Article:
This table shows the history of production and sales for the last 10 years according to statistics published by NZ Winegrowers.  It is interesting that the ratio of sales to production has been far worse earlier in the decade than in the last 2-3 years, although obviously that was not in a global market quite like that of the present. (I have presented the ratio both in terms of same year sales and also year ahead sales – when, of course, much of a given year’s wine will actually be sold, for sauvignon blanc at least).

However, while I recall reading some extremely sceptical opinions regarding the difficulty of selling the excess stock levels early in the decade (2003/2004), those levels pale in comparison to current levels -especially when the proportion of bulk sales is built into the equation.

Year to 30 June 2000 2001 2002 2003 2004 2005 2006 2007 2008 2009
                     
Export Value (millions of NZ$ FOB) 168.6 198.1 246.4 281.9 302.6 434.9 512.4 698.3 797.8 991.7
Export Value/litre NZ$ 8.78 10.32 10.71 10.40 9.73 8.46 8.87 9.19 9.00 8.81
in US dollars 4.42 4.38 4.62 5.43 6.11 5.89 5.93 6.31 6.92 5.34
in UK pounds 2.78 3.02 3.20 3.42 3.51 3.17 3.34 3.26 3.45 3.31
                     
Increase/decrease % NZ dollars   17.5% 3.8% -2.9% -6.5% -13.0% 4.8% 3.6% -2.0% -2.2%
in US dollars   -0.9% 5.4% 17.5% 12.7% -3.7% 0.7% 6.4% 9.7% -22.8%
in UK pounds   8.8% 6.0% 6.8% 2.8% -9.8% 5.3% -2.3% 6.0% -4.1%

 

Despite the not insignificant volumes of bulk wine sales before June 2009, it must be acknowledged that the proportionate rate has increased and so average pricing fallen in the period since.

This is visible already by updating the 12 month change data to the last 2 years to September, rather than June:

Year to 30 June 2008 2009
     
Export Value (millions of NZ$ FOB) 837.6 1004.5
Export Value/litre 9.09 8.36
in US dollars 6.91 4.99
in UK pounds 3.51 3.21
     
Increase/decrease % NZ dollars   -8.0%
in US dollars   -27.9%
in UK pounds   -8.4%

 

Of course the 12 months of data hides much steeper declines per litre (26%, 42%, 26% respectively) for the September quarter on the same period a year earlier.

A quick glance at the December export data shows that the rate of annual volume growth is approaching 30% over June 2009 levels, although total values are only up 10% in NZ$ terms.

However, taking a step back and assuming for the sake of analysis that the anecdotally reported amount of bulk wine is 25% of total sales volumes, then if it is assumed that bulk wine sells for the equivalent of US$2/litre (as reported for some volume sales in Asia) it implies that the per litre value of bottled wine has actually risen over 10% in NZ$ terms, but fallen slightly (9%) in US$.  Switching this analysis the other way around, if NZ bottled wine leaves the shores at the same price as it did 12 months before it means that the 25% bulk wine is averaging prices closer to US$3.70/litre or NZ$6.15.

Is this too good to be true? Or are the assumptions wrong?

I suspect that the answer is a combination of three factors: (1) the prices of NZ bottled wine have held up relatively well, assisted by an improved quality mix (including more pinot noir and higher value red wine, for example); (2) some of the bulk container product has actually been higher quality product being shipped for bottling and labelling elsewhere to reduce carbon footprint; so that (3) the actual “bulk” wine exports are smaller than reported.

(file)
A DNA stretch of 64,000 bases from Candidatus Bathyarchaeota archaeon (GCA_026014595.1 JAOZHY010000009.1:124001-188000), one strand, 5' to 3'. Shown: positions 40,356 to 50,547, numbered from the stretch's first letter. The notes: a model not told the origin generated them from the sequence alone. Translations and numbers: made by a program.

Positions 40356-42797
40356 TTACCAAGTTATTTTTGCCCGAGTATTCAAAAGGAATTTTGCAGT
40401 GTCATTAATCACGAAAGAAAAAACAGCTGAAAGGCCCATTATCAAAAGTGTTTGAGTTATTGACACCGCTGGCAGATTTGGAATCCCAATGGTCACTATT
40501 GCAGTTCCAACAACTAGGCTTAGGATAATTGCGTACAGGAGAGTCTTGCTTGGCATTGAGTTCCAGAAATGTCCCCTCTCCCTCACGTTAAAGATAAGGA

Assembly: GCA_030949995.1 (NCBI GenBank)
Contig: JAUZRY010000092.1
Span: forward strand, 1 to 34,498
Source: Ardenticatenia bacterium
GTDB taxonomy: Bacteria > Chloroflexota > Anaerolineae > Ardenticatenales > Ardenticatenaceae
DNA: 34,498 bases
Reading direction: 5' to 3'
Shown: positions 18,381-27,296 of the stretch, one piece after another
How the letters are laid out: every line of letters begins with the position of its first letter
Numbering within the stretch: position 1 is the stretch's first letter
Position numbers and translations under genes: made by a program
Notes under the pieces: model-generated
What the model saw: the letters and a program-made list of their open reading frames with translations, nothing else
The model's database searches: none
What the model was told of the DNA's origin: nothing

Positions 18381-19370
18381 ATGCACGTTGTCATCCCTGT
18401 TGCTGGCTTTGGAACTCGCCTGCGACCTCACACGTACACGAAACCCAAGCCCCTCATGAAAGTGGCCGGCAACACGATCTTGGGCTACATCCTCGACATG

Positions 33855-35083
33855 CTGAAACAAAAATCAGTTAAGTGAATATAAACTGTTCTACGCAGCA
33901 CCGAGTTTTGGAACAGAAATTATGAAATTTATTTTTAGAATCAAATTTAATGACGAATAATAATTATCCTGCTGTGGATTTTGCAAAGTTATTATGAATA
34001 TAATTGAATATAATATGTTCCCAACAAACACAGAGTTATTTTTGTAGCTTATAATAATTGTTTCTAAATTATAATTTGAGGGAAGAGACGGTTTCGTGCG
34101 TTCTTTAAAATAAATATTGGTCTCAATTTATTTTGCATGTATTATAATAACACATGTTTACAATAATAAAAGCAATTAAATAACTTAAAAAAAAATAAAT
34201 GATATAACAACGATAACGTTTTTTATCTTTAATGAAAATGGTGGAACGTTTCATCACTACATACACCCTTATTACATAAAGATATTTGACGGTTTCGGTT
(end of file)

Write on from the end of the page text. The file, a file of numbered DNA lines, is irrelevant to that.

This is not as bad an outcome as might be otherwise interpreted simply on the face of the data, and I am not ignoring the fact that the backward looking stats will get worse before they get better – such is the “lag” built into rolling period numbers.

In fact, if current sales volumes are maintained, New Zealand will sell more wine (approx 206 mil litres) than it produces in the year to June 2010 (estimating total production between 180 to 200 mil litres), the first time since 2003; the level of stocks as a ratio to export volumes will also drop to its lowest level since 2003. 

This raises the question whether bulk sales should actually be a more permanent feature of the marketplace.  All of the other major wine producing nations export bulk wine.  There has long been an active market for surplus wine between wineries within New Zealand.

Of course it will be argued, with some justification, that New Zealand is a small wine producer and cannot achieve the economies of scale that many other countries possess.  While this is true of most NZ wine production, I do not agree with regards to sauvignon blanc.  Our production is larger than than so called efficient competitors such as Chile and South Africa (and our yields are often higher), our vineyard management costs much closer (partly owing to much higher mechanisation, offsetting cheaper labour) to the supposedly cheap competitors, and our processing costs not so much greater as to completely overwhelm the other factors.

The real question is whether we want to compete, even if it means marketing our bulk wine as being a cut above other countries’ bulk wine.

Since getting true supply/demand balance “right” is next to impossible, maybe New Zealand should consider that there is a place for developing markets for bulk wine into areas where the product is not carrying the NZ Brand message (with risk of consequent damage).  This at least may help keep our industry-wide production scale more competitive and help to cushion the risk of margin squeeze on bottled wine exports in future.

So should fruit discounting still be such a dominant trend?  More than anything it probably reflects:

a)      Fear

b)      The fact that, even if the surplus is now shrinking in proportion to sales , the fact that sales growth has slowed somewhat – at least at higher prices – puts more financial pressure on moving stocks quickly; and

c)       The clout of the bigger companies as the dominant buyers

I suspect that all three of these factors will diminish over the next couple of years.  If yields stay down, prices will start to rise.  If yields rise too fast, all bets will be off.